Thriftstyle Dollars: When the Dollar Store makes sense

I’ve talked a lot about buying things at Dollar Stores already, but haven’t really gone in depth on them yet. So here’s your chance to read everything you need to know about these seemingly magical stores.

The other night I was laying awake in bed when a thought came into my mind: if Dollar Stores are so wonderful and cheap, how do they make money? I did a little googling and came across this article from The New York Times. Its an interesting read, although it explains more about the business side of Dollar Stores than how to use them to your advantage in saving some money. But that is what I am here for, lovely thriftstylers.

So…how do you know when shopping at a Dollar Store makes sense?

Well, there are a few things to think about.


Sure, Dollar Stores are cheap, but if you’re running all over the city to get to one, the savings might be outweighed by the cost of gas and/or time spent traveling. This is one of the reasons I don’t always go to Trader Joe’s (because Jewel is right around the corner). One of my ex’s moms used to drive all over her town to get the “best deal” on all the groceries and other things she had to buy. For her, this might make sense (because she didn’t have much else to do with her time and legitimately enjoyed this process), but I don’t have the time or the desire for this kind of thing. I hate shopping, for the most part. Its tedious and time-consuming. I’m a “get in, get what I need, get the hell out” kind of girl. There happens to be a Dollar Store walking-distance to my current (and also my soon-to-be) home, so for me its convenient to shop there. But if its not directly convenient for you, it either might not be the best option, or you might want to make it part of another activity that happens to bring you closer to it (for instance I have to drive out to my parents’ house sometimes or out to the suburbs to perform – at those times I’ll remember to go to the stores nearby that I don’t often go to).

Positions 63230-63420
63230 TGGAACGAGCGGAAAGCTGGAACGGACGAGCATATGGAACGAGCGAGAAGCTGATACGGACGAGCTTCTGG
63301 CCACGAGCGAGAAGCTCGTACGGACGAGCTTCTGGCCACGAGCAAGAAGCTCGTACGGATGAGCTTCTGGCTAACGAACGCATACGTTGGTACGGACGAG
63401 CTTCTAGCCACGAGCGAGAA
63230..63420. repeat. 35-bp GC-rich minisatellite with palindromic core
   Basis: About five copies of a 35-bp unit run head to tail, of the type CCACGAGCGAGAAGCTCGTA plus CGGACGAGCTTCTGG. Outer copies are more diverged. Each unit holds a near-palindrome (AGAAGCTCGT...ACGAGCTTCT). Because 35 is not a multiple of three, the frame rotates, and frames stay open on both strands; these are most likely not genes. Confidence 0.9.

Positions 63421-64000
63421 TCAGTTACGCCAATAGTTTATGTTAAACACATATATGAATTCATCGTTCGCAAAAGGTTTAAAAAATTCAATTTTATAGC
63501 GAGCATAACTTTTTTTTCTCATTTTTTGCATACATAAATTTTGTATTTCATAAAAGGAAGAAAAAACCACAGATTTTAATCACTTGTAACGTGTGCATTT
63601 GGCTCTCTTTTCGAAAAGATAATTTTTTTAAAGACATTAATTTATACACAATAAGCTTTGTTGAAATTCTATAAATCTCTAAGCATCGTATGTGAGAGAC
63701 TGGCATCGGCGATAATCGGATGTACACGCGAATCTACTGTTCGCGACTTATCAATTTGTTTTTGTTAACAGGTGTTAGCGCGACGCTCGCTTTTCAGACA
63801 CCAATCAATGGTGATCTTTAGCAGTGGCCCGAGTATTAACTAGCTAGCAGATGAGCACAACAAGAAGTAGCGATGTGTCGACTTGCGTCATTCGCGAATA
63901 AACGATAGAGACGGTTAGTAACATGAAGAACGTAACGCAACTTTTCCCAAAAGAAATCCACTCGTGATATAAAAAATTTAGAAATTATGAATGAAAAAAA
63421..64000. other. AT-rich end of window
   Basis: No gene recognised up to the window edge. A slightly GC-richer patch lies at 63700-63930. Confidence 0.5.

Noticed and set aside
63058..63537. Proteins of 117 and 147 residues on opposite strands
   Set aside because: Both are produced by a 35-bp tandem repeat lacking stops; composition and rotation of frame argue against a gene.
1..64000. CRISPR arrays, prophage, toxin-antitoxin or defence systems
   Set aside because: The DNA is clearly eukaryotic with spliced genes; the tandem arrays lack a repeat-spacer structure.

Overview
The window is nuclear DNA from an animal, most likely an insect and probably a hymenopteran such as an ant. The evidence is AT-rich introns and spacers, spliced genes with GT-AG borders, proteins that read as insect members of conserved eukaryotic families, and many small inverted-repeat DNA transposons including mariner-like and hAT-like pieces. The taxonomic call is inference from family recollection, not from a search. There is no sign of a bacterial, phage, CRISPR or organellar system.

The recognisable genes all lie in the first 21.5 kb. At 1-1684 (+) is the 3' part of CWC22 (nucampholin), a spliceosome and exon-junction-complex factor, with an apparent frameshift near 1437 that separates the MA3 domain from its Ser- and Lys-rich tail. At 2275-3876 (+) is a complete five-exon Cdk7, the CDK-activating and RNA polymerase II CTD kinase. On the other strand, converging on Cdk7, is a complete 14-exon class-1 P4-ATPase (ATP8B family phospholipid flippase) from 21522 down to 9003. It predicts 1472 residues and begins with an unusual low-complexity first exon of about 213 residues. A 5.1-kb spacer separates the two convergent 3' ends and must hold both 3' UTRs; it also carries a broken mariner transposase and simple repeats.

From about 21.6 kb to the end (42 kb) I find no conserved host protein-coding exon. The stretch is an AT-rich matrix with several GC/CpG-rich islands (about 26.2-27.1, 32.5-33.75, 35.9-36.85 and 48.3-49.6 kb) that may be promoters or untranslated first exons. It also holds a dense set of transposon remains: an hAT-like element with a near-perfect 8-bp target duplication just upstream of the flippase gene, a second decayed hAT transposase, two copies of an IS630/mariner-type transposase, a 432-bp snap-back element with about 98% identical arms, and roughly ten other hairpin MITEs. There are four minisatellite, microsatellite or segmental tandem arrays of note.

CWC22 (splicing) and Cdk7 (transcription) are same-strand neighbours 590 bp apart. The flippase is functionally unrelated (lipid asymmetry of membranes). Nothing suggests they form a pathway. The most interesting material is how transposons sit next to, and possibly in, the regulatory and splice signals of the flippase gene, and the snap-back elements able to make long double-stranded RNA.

Per-item or Per-serving Cost

“Everything costs a dollar!” might sound like a steal, but you have to do a little digging beneath the surface to determine the true value. For things that are packaged together, the dollar price might not be better than other stores when the amount of items you get – or the serving size, in the case of food – are taken into account. Think about it this way: if you get 15 plates for $1 at the Dollar Store but 30 plates for $1.50 elsewhere (these prices and amounts are obviously made up for this example) it would be more cost-effective to purchase the plates elsewhere, depending on how many you need. With some food and candy, you’ll get a better price elsewhere – don’t let the $1 price fool you! Do a little price analysis before you buy.

Don’t be a sucker!

I’ve said it a bunch already and I’ll likely say it a bunch more: MAKE A LIST!! It doesn’t have to be super specific, but writing down a general list of categories (cleaning supplies, decorations, DIY supplies, etc.) will help you stick to a certain path and prevent you from wandering away from that path to check out the “hot deal of the day.” Most of the crap at the Dollar Store is exactly that: crap. Crap you don’t need. Crap you’ll be wasting money on. Its not beneficial to shop at the Dollar Store if you spend a ton of money on this crap and then not use it for anything other than cluttering up your home. So make yourself a list and stick to what you know you need and will use.

Quality – what are you really buying?

If you read the NY Times article, you’ll see that Dollar Stores sometimes cut a lot of corners so they can still make a profit while keeping prices low. Some Dollar Stores cut corners by renting cheaper locations. Some do it by buying cheaper merchandise. A lot of the stuff they buy (and then sell to you) is reject merchandise from other stores, stuff nearing its expiration or items that might sacrifice a few important ingredients to keep the cost of production low. If you’re looking for something specific, it helps to turn the products around and read the ingredients list, making sure that the one you’re looking for is listed. If its not, you obviously shouldn’t buy it. Also check the expiration date and the general look of the packaging: if its close to or past its expiration date or the package looks beat up, its probably not a good buy. Some people are more adventurous than others, but I would likely stay away from most food products (excluding candy and packaged snack items like chips, cookies, fruit snacks, etc.), medications and vitamins.